I’m in Florida, for the landing of the Shuttle Atlantis; the last moments of the Space Shuttle Program, which will occur just a few hours from now as I type.
There is a “carny” atmosphere here, unlike anything I’ve ever felt before – a proud, celebratory, and bitter joviality. Every public venue is filled with people who have lost or are about to lose their jobs. NASA Administrator Charlie Bolden sat in the restaurant where I ate, the plane was full of Mission Operations and Engineering folk, and the hotel lobby echoes with the footsteps of busy vacationers, NASA personnel….and ghosts. The sunset is beautiful, and poignant.
Tonight marks 42 years since the Moon landing that galvanized the world. Tomorrow marks the end of the programmatic legacy of Apollo within NASA. And on the screen below this window is an open file pointing to the future – the current version of the Level B requirements for the evolution of the Mission Control Center – MCC21 – which I’m reviewing for work. In a very real way I feel in the ebb and flow around me, the crossroads of past, present, and future.
My personal, gloriously conflicted and convoluted history with NASA’s Mission Operations Directorate (MOD) aside, I have been thinking about the Directorate and its people all night. Of Apollo 8 which is my first, very vivid memory of MCC, of Apollo 11, Apollo 13; of when I physically laid eyes on MCC for the first time (1970′s); when I stood there – in a different control room but still the same – for the first time (1996)…of Challenger, and Return to Flight with my friend Mike Lounge under the command of Dick Covey; and Columbia, and STS114 – richer now for me that I know the current Director of MOD and all that he and his team(s) gave, and gave up, to see it through.
(I have the STS107 pin from Dave “Doc” Brown with me – almost missed the plane because I couldn’t find where I’d put it and wouldn’t leave the house without it.)
In my earlier life as a therapist I counseled many Vietnam War vets, and the intensity of the experience – no matter how agonizing – made it one of the fullest of their lives. For many of them, it was the most alive they had ever been – and possibly ever would be. They struggled to communicate to those closest to them why there was such a tremendous loss in the wake of the war – not just because they had lost limbs, or the illusion of invincibility, or even the loss of self for a while. What they’d lost was the fullness of those moments, the “peak experiences” that come when there is nothing standing between who we are and what we do at the laser-sharp, focused crux of “the wave” – when it and we are all the same thing.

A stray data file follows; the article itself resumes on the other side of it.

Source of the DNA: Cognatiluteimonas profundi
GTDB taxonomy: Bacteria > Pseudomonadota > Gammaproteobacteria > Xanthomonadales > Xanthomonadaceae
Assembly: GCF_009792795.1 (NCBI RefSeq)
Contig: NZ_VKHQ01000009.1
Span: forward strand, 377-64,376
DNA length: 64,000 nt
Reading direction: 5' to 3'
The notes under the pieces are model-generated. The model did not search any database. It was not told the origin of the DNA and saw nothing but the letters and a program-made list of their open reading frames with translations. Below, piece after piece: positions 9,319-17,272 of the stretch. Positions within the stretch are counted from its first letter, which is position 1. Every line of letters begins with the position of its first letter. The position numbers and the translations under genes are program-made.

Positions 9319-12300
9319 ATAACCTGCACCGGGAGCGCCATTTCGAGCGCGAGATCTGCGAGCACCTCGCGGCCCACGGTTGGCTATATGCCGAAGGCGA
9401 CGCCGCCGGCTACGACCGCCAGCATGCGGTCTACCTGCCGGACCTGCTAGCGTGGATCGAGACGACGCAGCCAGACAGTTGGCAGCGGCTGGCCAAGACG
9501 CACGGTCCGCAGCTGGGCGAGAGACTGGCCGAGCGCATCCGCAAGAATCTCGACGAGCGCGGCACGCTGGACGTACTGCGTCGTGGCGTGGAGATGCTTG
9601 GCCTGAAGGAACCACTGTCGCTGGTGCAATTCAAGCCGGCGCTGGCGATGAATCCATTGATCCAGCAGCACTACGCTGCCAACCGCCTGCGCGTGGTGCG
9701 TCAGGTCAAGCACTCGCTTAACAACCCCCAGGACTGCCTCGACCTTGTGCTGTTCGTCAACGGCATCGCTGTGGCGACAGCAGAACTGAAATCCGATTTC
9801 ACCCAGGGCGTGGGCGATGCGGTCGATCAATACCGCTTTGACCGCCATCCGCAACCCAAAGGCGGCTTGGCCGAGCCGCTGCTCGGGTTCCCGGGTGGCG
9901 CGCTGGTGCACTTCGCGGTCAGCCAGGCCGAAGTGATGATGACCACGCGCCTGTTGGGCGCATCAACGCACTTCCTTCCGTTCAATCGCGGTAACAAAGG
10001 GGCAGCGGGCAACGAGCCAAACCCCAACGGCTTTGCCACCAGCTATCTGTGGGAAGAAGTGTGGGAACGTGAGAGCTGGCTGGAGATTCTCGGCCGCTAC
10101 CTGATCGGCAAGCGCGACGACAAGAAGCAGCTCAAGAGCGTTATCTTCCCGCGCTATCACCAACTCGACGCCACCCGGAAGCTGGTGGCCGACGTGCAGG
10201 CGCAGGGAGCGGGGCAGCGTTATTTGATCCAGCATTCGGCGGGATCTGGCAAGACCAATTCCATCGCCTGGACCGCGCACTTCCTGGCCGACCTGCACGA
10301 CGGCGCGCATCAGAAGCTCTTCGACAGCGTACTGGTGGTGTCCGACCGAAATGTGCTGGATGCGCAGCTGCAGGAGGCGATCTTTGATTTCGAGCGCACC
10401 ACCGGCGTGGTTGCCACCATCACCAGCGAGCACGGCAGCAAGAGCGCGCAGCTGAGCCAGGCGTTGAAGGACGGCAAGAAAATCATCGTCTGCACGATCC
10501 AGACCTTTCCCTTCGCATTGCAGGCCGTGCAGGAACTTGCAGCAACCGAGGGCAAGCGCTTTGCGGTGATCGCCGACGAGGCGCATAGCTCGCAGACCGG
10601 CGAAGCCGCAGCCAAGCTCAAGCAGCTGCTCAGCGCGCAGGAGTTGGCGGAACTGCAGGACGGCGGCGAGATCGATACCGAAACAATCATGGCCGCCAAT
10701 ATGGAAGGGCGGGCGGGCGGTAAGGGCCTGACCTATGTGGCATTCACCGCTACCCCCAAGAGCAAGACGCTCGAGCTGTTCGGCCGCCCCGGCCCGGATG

The fiercest of those men and women talked about honor. More than a lifeline, it was what defined them. Years after the war – decades later – those who upheld their own honor, and that of their comrades in arms – regardless of what others thought – those few had survived, while colleagues – though living – had not. Those that knew this had led lives of value to themselves, and to others, even when they struggled, still, with loss.
It is the honor and intensity of MOD and MCC that I’ve been thinking of tonight – and of those who have worked in the Shuttle Program, and in all of the space program(s) – as well as of those to come. Particularly for those who take spaceflight forward into the future, take heed. Though it is not alone in doing so, MOD is the bearer of that legacy of honor – and there is much to learn from its example. Right or wrong, in its best days and in its worst, the honor of MOD and MCC remains intact, through all who have worked there. It is they – and the spirit of all who came before them – who will guide Atlantis safely home tomorrow.
In this day and age – perhaps in any day and age – that is no small thing.
That is everything.